The limited form of scleroderma tends to have far less skin involvement with skin thickening confined to the skin of the fingers, hands, and face. The skin changes and other features of disease tend to occur more slowly than in the diffuse form. Because characteristic clinical features can occur in patients with the limited form of scleroderma, this form has taken another name that is composed of the first initials of the common components. Thus, this form is also called the "CREST" variant of scleroderma. CREST syndrome represents the following features:
C...Calcinosis refers to the formation of tiny calcium deposits in the skin. This is seen as hard whitish areas in the superficial skin, commonly overlying the elbows, knees, or fingers. These firm deposits can be tender, can become infected, and can fall off spontaneously or require surgical removal. This is the least common of the CREST scleroderma variant features.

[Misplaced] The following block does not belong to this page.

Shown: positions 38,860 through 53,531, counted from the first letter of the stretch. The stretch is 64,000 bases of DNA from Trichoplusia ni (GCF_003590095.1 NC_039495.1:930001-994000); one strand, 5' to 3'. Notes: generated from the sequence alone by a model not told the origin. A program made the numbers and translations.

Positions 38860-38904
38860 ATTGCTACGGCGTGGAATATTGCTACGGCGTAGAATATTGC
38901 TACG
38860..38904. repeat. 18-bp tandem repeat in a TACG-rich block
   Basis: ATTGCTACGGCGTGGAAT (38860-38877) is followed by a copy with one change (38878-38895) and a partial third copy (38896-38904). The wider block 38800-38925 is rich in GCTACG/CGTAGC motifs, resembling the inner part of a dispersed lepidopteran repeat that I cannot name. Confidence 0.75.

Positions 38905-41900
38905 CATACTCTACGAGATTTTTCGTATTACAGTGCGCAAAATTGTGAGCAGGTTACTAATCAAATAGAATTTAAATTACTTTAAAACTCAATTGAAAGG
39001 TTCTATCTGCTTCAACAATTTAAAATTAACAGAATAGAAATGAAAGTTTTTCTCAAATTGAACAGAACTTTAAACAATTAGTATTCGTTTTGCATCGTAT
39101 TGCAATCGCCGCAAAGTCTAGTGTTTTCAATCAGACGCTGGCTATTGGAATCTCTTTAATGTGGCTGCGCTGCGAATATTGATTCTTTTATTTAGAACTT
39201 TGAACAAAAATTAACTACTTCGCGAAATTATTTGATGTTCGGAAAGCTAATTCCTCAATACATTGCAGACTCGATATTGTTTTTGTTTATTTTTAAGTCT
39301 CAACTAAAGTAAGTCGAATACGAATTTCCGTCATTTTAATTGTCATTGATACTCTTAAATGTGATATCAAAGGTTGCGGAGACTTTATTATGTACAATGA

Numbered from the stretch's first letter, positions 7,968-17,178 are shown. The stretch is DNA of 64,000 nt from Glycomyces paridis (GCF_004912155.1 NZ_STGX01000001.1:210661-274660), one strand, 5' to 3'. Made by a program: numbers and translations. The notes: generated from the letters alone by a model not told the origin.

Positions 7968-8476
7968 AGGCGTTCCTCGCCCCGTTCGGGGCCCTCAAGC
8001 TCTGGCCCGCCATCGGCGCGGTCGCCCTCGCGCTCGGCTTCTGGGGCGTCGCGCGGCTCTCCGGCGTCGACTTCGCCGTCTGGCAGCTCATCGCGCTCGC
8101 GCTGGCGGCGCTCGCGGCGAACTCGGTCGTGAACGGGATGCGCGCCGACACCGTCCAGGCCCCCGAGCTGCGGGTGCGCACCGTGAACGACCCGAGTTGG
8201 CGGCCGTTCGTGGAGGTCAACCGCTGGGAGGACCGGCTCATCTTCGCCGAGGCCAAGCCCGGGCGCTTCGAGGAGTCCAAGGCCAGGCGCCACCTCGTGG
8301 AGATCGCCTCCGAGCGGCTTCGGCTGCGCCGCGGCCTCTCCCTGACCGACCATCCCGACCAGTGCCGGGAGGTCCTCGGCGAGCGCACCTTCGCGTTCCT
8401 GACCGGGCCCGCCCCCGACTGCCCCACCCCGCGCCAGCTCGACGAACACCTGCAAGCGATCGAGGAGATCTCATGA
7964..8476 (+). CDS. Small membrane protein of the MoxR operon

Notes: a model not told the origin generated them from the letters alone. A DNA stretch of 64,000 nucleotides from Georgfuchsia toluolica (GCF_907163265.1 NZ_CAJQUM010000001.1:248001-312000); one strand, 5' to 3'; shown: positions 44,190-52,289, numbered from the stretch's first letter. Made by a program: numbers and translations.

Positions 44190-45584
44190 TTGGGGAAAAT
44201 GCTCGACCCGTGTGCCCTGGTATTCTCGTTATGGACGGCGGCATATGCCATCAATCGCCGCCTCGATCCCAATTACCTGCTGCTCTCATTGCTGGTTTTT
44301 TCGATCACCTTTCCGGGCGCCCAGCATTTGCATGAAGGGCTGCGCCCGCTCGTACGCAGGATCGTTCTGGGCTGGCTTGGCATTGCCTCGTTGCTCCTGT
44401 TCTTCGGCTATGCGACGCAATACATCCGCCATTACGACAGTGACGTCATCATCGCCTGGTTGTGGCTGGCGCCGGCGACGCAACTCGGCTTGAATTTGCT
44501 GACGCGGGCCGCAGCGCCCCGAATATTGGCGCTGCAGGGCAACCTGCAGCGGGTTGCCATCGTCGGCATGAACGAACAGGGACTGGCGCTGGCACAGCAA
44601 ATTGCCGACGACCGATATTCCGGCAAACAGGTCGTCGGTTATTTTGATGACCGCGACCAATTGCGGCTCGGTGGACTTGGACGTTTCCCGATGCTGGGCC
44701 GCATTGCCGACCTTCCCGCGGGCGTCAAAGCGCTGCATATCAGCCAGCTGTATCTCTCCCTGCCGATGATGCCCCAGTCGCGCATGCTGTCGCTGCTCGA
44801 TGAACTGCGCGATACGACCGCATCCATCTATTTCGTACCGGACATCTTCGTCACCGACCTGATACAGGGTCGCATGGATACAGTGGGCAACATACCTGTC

R...Raynaud's phenomenon refers to the spasm of the tiny arterial vessels supplying blood to the fingers, toes, nose, tongue, or ears. These areas turn white, then blue, then red after exposure to extremes of cold, or even sometimes with extremes of heat or emotional upset. This can lead to tiny areas of damage to the tips of the fingers (digital ulcers) or larger areas of dead skin on the ends of the fingers.